It’s often said that there are only seven narrative plots in all of storytelling. Any story will fit into one of: Rags to Riches, The Quest, Voyage and Return, Rebirth, Comedy, Tragedy, and Overcoming the Monster. The following story fits within that final plot type. This story takes place at Loch Mòrar, in the west highlands of Scotland. At 310m, it’s the deepest freshwater in the whole of Britain. Loch Mòrar is also said to be home to a monster, or a creature: Mòrag. However, this tale has nothing to do with Mòrag.
Sunset was just over an hour away, and the grey clouds that hung over the distant hills darkened the already-gloomy winter sky. It was the beginning of February and although it was a mild winter, the water was not inviting. I looked across the water towards the distant boathouse which was my intended destination. Two kilometres of cold, dark, messy water separated me from my goal. A steadily westerly wind blew up regular waves. I stood knee-deep in the loch, fully covered in neoprene from head to toe, and talked to myself.
“Do I just go for it then? Yeah, come on. It’s not far. I’ve done harder.”
It didn’t feel right. I’d walked twelve kilometres along the shore of the loch to reach this spot. One kilometre from me, in the middle of the loch lay the deepest water in the whole of the country. The deepest fresh water but also the deepest water of any kind, until the vastness of the Atlantic Ocean, beyond St Kilda. I was going to film my crossing and make a video about the journey. This had been planned for weeks but suddenly I was faced with a scenario I’ve rarely experienced when it comes to a swim: backing out at the last minute. Was this fear? I usually feel so comfortable being in water, even in wild, turbulent rivers or waves that throw you around like a washing machine. My mind was racing, and the negatives of this swim were racking up:
I talked myself out of it, sat down and glared at the water.
“No! I’m going to do it, enough of this shite!”
I waded into the water and set off. As I exited the small bay, I was in open water and right into the force of the wind. It pulled my bag sideways, meaning I’d be dragging what felt like an anchor.
“Ah, if it’s harder, it’s all good training!” – My motto for any unexpected physical effort. But it didn’t feel right. 100m in and I turned around, swimming back to the start point. I was angry at myself, angry at the loch, angry at the world. I screamed out in frustration. I’d talked myself out of the swim: I’d lost the head game. Was it fear? I walked 12km back out in the rain and the dark.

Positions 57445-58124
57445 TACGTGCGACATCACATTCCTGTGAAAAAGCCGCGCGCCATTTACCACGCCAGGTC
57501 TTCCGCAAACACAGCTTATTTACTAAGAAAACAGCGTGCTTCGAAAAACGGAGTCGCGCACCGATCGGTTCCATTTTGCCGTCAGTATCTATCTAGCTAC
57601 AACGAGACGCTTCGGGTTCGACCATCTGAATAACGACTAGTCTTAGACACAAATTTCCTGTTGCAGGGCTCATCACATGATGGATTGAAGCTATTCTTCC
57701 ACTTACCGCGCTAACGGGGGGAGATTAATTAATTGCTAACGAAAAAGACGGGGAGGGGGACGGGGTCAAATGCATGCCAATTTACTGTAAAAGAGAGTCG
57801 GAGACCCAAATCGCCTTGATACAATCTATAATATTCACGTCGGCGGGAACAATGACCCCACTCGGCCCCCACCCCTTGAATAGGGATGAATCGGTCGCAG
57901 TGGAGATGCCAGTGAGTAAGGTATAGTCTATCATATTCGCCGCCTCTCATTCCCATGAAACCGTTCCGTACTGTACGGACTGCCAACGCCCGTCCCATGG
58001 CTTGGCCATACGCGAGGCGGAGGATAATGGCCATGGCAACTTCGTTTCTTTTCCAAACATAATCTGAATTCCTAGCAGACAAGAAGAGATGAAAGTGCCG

So how would I deal with it? I thought of advice I’d give to others, and tried to break it down. Identifying why I had backed out was first. It was a combination of all the factors listed above. The fear of the difficulty, and the anxiety had built up to a point where I couldn’t complete the swim.
Thinking it through, my decision had been common sense. Taking on the swim had been borderline ridiculous. So how could I get past this? I got back into regular swims of similar time and distance, but crucially, in an environment I knew well. I thought back to other swims I’d done in longer, colder and more taxing conditions. I talked about my decision, so that the experience wasn’t sitting in my head and eating away at me. I considered the deep water. So what if it’s deep? If I can’t see the bottom after 5m or so, why does it matter how deep the rest of it is? Placing it into context relaxed me and reconciled me with my decision. But there was still something to be done.
So what if it’s deep? If I can’t see the bottom after 5m or so, why does it matter how deep the rest of it is? Placing it into context relaxed me and reconciled me with my decision. But there was still something to be done.
Several months later I returned to the loch. This time I had walked in from the south of Loch Mòrar, directly opposite from where I had failed previously. This time I did it. In fact, I have since returned and completed the swim twice, the second time with friends. I approached the challenge with an actively positive mindset. Nothing was going to get me down. I had the same kit, but no gloves and socks. It was the same loch, but I had no fear or worry.
As I passed over the deepest section of water, I paused. I soaked it in. Surrounded by hills that fall into the loch, I was held up by the hundreds of metres of darkness. This time I felt comfortable. I felt alive. This was where I was meant to be.